Thymidylate synthase polymorphisms influence rectal cancer response to 5-FU

Reuters Health Information: Thymidylate synthase polymorphisms influence rectal cancer response to 5-FU

Thymidylate synthase polymorphisms influence rectal cancer response to 5-FU

Last Updated: 2016-07-28

By Will Boggs MD

NEW YORK (Reuters Health) - Genetic polymorphisms in thymidylate synthase (TS), an enzyme involved in 5-fluorouracil (5-FU) metabolism, predict the pathologic response of rectal cancer to neoadjuvant chemoradiation that includes 5-FU, researchers report.

5-FU is a mainstay of preoperative neoadjuvant chemoradiation for patients with locally advanced rectal cancer. Still, as many as 15% of patients show no pathologic response to 5-FU treatment.

Dr. Susan Galandiuk's team from the University of Louisville School of Medicine in Louisville, Kentucky theorized that polymorphisms in the TS gene might affect pathologic responses to 5-FU treatment and thereby explain the observed clinical differences in patients' responses to treatment.

They determined whether 50 patients who received neoadjuvant therapy for newly diagnosed rectal cancer possessed one or both of the most common TS variants: a double tandem repeat (2R) and a triple tandem repeat (3R).

Fourteen patients (20%) were 2R homozygotes, 10 (20%) were 3R homozygotes, and 26 (52%) were heterozygous for 2R/3R.

Among patients with a 3R allele, 54% had the cysteine (3C) allele and 46% had the guanine (3G) allele.

Possession of at least 1 TS 3G allele was associated with a 10.4-fold increased likelihood of having complete or partial pathologic response to 5-FU neoadjuvant therapy, compared with having no 3G allele, according to the July 13th Surgery online report.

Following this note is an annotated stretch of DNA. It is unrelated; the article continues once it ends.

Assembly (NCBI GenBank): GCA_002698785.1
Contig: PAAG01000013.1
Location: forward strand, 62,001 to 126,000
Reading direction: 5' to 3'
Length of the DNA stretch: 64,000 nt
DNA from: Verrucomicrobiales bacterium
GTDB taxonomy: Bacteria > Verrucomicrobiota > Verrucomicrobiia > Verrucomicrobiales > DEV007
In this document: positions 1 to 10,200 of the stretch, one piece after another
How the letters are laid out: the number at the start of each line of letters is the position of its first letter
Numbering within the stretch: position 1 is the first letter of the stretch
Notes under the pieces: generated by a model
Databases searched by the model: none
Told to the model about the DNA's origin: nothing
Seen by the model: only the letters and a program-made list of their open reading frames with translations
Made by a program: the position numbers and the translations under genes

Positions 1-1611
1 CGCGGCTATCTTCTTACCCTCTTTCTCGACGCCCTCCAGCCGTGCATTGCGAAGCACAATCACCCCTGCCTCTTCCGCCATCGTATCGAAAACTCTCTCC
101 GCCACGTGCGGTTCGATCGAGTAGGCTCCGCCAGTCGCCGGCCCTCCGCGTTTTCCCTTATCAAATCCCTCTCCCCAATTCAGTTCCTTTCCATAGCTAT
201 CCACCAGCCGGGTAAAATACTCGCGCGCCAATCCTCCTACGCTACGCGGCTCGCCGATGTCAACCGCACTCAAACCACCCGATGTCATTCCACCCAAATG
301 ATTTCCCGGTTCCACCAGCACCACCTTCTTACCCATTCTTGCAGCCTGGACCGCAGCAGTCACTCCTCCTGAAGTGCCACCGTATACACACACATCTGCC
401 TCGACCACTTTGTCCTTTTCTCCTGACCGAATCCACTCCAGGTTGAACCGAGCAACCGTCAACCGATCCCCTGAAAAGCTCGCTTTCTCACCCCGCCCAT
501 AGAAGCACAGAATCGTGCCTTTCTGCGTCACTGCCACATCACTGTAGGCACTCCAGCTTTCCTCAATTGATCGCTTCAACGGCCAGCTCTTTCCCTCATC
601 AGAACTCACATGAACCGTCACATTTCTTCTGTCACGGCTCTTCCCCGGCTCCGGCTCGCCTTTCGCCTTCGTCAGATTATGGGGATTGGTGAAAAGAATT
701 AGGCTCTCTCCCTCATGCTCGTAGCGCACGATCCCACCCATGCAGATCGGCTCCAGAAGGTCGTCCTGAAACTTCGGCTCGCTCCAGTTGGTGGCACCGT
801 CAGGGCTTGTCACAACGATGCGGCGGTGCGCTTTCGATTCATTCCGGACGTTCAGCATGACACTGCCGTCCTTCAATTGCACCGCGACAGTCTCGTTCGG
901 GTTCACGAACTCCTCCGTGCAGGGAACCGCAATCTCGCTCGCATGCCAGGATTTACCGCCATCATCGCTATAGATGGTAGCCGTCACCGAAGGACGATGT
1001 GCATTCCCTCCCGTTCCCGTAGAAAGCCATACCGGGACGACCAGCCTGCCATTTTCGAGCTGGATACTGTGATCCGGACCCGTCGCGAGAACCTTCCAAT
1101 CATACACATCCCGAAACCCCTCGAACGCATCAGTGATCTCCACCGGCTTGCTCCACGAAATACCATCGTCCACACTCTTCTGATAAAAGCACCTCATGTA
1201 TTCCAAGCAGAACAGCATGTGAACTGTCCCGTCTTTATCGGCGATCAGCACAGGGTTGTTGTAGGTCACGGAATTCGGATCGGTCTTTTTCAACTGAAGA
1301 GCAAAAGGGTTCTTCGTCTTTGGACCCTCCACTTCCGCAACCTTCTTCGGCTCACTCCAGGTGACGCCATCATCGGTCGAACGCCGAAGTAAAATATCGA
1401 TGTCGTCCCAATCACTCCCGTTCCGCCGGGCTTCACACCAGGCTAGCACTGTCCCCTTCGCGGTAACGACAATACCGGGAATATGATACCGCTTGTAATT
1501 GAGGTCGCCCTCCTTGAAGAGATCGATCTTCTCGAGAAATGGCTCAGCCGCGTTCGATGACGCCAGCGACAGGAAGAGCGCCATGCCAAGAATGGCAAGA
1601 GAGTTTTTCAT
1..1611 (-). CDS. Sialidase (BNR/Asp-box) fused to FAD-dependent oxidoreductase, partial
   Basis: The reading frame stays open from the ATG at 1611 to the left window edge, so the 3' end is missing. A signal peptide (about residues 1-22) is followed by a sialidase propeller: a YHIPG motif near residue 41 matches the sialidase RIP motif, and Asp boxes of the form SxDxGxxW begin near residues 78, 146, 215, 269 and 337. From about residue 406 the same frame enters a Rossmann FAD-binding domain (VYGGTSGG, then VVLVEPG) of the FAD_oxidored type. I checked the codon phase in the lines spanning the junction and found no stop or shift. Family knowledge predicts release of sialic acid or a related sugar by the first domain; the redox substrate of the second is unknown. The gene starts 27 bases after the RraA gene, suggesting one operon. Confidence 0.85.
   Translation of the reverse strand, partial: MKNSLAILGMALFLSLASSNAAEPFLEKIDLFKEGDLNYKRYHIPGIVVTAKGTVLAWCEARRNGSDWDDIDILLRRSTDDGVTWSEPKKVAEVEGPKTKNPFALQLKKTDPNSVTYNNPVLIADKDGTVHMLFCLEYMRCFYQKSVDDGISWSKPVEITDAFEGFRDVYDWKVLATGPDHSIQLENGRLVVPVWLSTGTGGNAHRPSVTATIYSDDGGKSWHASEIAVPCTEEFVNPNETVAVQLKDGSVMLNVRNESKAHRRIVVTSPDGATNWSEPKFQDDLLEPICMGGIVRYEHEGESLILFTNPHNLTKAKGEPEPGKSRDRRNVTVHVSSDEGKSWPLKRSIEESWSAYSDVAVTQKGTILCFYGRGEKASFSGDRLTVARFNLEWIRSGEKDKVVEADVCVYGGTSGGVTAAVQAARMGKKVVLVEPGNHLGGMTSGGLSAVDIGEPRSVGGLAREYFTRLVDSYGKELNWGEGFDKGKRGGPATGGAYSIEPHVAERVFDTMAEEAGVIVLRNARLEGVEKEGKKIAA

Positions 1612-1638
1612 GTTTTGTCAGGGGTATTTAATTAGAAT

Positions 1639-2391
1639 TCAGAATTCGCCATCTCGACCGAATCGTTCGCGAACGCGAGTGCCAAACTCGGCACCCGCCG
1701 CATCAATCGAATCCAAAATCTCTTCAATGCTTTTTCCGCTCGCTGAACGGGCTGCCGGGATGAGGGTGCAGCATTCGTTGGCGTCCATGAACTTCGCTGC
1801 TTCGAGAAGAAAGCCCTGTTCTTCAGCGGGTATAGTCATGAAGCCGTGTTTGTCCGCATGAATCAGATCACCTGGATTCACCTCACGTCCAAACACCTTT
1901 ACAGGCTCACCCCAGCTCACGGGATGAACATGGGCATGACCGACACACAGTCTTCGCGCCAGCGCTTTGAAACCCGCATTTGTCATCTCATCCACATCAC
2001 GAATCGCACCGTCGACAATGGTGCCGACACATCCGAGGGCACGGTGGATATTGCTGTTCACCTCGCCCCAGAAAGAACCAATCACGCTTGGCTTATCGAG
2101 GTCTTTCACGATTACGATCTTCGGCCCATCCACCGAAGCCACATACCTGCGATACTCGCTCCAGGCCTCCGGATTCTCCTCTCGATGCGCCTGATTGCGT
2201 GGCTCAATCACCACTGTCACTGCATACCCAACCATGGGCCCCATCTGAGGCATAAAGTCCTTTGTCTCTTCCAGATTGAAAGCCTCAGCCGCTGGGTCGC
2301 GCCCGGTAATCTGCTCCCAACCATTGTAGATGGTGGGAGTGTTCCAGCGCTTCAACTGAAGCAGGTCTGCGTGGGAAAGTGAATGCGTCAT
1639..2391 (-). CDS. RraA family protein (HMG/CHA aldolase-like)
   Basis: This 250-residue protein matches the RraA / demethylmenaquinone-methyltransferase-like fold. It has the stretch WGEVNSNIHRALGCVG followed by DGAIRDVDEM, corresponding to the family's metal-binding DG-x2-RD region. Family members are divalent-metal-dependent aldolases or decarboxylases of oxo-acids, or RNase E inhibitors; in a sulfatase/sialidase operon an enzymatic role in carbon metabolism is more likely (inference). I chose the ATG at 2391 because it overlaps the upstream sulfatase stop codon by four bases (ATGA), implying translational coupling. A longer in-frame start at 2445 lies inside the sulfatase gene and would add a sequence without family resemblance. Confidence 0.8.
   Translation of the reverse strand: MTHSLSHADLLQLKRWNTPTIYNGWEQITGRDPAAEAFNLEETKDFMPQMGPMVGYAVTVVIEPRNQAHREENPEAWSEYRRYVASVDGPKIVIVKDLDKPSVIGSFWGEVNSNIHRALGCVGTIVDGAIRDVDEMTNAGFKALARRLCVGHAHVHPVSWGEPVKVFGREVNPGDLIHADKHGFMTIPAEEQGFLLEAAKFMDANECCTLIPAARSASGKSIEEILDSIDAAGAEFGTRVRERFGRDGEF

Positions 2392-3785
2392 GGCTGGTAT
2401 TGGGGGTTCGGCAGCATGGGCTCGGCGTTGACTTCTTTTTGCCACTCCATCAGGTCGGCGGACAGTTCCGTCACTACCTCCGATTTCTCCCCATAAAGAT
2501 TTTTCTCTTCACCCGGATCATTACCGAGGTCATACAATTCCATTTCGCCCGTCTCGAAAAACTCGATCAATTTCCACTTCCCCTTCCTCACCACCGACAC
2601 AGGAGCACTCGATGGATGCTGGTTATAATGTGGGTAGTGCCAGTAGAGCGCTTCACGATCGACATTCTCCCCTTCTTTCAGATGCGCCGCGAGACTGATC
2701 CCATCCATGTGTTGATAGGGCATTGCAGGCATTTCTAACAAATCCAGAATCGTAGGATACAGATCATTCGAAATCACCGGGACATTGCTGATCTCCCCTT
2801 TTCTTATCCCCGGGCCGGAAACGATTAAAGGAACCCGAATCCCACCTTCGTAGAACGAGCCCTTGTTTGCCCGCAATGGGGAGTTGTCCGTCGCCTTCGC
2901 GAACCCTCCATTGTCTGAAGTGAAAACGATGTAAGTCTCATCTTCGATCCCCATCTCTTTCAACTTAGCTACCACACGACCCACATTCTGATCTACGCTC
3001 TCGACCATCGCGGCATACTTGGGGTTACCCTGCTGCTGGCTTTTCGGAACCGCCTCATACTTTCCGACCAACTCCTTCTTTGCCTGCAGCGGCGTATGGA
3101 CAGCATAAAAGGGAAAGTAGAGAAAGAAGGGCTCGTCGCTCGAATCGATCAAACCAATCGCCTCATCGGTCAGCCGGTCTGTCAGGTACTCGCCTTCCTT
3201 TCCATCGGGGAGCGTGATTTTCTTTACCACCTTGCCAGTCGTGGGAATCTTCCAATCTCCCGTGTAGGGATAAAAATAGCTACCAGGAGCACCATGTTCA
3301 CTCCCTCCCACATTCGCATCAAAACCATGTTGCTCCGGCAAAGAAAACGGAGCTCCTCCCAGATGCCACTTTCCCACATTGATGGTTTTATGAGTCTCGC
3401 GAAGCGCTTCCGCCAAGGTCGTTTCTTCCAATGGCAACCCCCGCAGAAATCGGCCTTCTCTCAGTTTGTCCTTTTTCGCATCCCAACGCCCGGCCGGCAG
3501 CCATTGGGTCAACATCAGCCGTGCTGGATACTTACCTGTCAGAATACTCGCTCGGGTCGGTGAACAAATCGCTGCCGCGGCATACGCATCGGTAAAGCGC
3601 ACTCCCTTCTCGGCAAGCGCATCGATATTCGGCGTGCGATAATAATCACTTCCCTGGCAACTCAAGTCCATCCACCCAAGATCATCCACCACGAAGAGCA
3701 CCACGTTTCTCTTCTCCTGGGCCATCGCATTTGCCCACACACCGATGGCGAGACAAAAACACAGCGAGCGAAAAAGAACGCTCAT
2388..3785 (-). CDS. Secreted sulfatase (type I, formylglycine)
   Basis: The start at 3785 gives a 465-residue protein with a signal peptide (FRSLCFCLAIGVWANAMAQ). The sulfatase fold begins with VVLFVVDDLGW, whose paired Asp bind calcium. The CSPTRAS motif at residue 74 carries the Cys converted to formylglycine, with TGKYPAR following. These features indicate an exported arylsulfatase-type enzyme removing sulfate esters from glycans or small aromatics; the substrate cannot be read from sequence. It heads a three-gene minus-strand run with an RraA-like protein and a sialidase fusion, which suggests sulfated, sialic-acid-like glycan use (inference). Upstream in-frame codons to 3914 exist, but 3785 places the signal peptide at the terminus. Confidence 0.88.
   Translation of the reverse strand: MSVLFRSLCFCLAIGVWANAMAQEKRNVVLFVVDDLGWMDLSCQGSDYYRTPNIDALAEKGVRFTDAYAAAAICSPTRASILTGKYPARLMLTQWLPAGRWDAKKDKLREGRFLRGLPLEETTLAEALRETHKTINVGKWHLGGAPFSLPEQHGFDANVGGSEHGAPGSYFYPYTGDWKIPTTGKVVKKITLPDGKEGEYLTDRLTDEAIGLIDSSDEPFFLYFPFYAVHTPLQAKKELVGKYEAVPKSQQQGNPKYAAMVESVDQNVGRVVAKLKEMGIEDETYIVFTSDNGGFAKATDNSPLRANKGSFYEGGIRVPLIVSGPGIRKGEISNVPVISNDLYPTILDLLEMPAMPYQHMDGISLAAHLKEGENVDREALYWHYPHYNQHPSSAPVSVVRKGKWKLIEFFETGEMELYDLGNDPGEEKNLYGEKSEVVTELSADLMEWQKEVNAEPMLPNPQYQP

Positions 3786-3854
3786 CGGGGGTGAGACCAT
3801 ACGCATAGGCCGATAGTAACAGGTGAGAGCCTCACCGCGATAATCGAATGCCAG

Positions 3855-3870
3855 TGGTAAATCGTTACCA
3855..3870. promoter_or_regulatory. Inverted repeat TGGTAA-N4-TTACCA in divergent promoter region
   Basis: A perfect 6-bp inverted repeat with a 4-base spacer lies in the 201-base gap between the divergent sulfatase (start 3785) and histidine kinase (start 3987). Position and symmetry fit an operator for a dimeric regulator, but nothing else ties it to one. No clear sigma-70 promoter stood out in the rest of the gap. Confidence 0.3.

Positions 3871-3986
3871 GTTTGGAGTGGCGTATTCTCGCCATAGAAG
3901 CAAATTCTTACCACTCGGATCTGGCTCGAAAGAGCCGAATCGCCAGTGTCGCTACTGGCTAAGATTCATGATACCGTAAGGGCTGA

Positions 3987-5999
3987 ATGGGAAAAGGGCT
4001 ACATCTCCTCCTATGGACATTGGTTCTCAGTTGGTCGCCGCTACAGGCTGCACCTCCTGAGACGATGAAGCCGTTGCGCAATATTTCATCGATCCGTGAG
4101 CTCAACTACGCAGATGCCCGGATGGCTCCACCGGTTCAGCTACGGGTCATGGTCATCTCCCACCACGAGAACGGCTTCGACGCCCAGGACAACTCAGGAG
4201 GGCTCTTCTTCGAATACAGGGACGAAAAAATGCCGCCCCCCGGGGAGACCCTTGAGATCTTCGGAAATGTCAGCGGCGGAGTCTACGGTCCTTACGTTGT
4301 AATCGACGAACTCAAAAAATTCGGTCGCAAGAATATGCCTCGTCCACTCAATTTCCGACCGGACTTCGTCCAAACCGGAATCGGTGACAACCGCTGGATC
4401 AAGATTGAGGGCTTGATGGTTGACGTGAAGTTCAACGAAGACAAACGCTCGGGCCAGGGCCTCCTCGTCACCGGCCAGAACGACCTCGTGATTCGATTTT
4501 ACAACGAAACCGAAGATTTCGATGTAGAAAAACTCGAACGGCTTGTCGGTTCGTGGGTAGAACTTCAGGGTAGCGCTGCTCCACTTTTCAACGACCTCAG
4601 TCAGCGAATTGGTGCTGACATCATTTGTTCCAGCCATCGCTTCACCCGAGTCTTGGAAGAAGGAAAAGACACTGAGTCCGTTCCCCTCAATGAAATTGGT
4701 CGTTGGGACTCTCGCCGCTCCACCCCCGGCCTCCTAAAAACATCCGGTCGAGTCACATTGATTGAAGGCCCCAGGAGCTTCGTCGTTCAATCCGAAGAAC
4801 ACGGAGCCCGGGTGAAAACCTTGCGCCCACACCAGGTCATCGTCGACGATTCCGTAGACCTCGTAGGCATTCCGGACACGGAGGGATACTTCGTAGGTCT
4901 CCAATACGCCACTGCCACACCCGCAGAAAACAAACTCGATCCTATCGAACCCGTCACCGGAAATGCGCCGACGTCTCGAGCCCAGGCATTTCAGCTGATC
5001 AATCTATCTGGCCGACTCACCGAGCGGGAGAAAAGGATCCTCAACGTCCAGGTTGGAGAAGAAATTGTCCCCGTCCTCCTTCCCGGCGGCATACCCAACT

Numerous clinical variables, including CEA level, were not predictive of response to neoadjuvant chemoradiation.

"Patients homozygous for the 3G TS allele (3G/3G) are predicted to have the greatest likelihood of a complete pathologic response to 5-FU-based neoadjuvant chemoradiation (nCRT)," the researchers conclude. "These patients should respond more favorably to 5-FU than patients with other genotypes. Patients with this genotype may, in theory, even be able to avoid rectal resection. Patients with a complete response who do not undergo operation should, however, continue to have routine monitoring for possible recurrence."

"Patients with one 3G allele are predicted to have at least a partial pathologic response to neoadjuvant chemoradiation," they said. "These patients may not be able to avoid rectal resection; however, they will benefit from 5-FU-based treatment."

"The presence of the 3G SNP predicts a response (partial or complete) to neoadjuvant therapy, and its absence predicts no response," they said.

Patients without a 3G allele are least likely to respond, they added. This group, and particularly those with at least one 2R allele, are also at a greater risk for early 5-FU toxicity, the authors cautioned. In these patients, they wrote, "Alternative therapy or bypassing preoperative chemotherapy, which avoids 5-FU toxicity and also prevents delaying necessary surgical intervention, should be considered."

Dr. Heinz-Josef Lenz from University of Southern California in Los Angeles, who has also studied the association between polymorphisms in TS and other enzymes and response to 5-FU, told Reuters Health, "It is a small patient cohort and (they) were testing only one SNP (repeat) which our group described first and established functionality. They should have included additional SNPs."

He called for "a large validation study which needs to include other established candidates."

Dr. Galandiuk was unable to provide comments in time for publication.

SOURCE: http://bit.ly/2aBDjhz

Surgery 2016.

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